Why Mahler sometimes needs to be updatedNews
We reported yesterday that Universal Edition had issued a heavily revised edition of the fourth symphony, taking in the composer’s final corrections from 1911.
It had previously issued a similarly upgraded edition of the fifth and second symphonies.
One of our readers describes the difference:
In one of the first years of this century, I was spending a few days at the Bregenzer Festspiele. For those who don’t know, Bregenz is the summer home for the Wiener Symphoniker, just as the Philharmoniker goes to Salzburg. They both perform the same functions: play some concerts and mostly serve as pit bands.
On this particular trip I was invited to a Symphoniker concert which announced only Mahler’s Sinfonie Nr. 5. I thought there must be something else. Surprise encores? (Actually, the one and only time I heard an encore after a Mahler symphony was a sad, sad event with Barenboim/Chicago at Carnegie Hall.)
As the concert approached I learned we were going to hear the world premiere of a new critical edition prepared by Dr Reinhold Kubik of the Internationale Gustav Mahler Gesellschaft.
For about 40 minutes, Dr Kubik stood in front of the orchestra and gave a fascinating lecture about his work on the new edition. There were over 700 corrections made from consulting every available source, including Mahler’s own marked-up scores and archival material from all around Europe, including (and I find this especially fascinating) the timings of each movement when Mahler conducted it himself, including performances at the Concertgebouw.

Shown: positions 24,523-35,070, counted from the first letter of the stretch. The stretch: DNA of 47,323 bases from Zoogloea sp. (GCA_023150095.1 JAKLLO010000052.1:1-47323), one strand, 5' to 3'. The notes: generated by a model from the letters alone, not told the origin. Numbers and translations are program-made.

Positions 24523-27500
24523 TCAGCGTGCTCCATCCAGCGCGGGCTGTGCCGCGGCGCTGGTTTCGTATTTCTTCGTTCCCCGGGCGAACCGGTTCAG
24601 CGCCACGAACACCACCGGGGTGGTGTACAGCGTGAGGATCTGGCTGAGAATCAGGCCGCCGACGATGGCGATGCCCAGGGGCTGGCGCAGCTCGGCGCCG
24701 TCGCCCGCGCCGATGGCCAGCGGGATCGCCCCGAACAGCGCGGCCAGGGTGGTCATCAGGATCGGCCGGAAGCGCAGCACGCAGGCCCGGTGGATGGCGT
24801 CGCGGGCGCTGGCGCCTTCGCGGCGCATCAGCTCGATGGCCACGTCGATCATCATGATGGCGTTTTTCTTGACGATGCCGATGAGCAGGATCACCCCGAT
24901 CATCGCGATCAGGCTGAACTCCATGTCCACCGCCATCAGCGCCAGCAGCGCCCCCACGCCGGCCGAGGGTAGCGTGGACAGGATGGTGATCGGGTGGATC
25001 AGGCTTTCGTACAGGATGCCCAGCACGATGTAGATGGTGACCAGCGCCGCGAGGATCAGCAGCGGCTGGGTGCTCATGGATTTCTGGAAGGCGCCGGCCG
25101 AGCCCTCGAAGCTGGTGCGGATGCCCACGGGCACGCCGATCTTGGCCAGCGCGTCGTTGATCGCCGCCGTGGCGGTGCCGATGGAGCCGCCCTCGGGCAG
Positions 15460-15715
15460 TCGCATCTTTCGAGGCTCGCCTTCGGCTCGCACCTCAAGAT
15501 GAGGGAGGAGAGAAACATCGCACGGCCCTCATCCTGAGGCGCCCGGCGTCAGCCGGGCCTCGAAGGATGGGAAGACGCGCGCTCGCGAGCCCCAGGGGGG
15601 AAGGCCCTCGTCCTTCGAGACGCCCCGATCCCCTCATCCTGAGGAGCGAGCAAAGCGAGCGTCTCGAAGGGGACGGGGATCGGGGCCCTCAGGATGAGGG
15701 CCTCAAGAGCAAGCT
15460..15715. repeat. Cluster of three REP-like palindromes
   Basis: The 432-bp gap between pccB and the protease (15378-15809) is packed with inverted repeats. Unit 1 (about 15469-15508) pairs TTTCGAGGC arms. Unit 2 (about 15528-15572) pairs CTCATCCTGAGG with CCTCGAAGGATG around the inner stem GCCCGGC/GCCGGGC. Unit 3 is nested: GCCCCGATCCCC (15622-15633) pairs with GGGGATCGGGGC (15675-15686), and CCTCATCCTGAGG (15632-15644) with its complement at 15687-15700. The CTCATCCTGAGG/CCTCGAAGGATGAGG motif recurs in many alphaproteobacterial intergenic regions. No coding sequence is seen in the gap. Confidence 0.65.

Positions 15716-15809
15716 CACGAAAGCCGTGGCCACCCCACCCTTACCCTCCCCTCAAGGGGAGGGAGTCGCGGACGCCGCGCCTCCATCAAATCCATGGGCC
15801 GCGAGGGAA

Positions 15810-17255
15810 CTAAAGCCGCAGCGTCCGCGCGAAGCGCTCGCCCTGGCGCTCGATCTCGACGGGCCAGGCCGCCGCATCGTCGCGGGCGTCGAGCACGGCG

We were treated to “before” and “after” examples of the symphony. Some of them were jaw-droppingly astounding.
We then had an intermission and the premiere of the complete new edition.
I met Kubik afterwards and discussed his projects at IGMG and the performance we just heard. I remarked that I thought the adagietto was played a bit too fast, and Kubik explained to me why he though it too slow. Using archive sources like the Concertgebouw timings, it was determined that Mahler performed it between six and seven minutes. The performance that evening had taken a bit over nine minutes. I asked about some of the legendary recordings, naming in particular HvK and the later Bernstein, both of which drag it out to about 11 minutes. Kubik said, “Anything over 10 minutes is perverse” and sent me to the Bruno Walter NYP broadcast from 1947 which clocks in at 07:35. A good example of how not to lead it can be found on James Levine’s RCA recording (Philadelphia Orchestra) which lasts over 12 minutes.
Since then, when I hear Nr 5 I can actually tell if the orchestra is using Dr Kubik’s new edition, or an older one. These things do matter, especially if you are lucky enough to have someone illustrate the significant changes for you.
I believe the Rattle/Berliner recording was the first to use the new edition. Even so, his adagietto was played at about the same tempo as the Symphoniker had in Bregenz.
I look forward to hearing the “new” Nr. 4.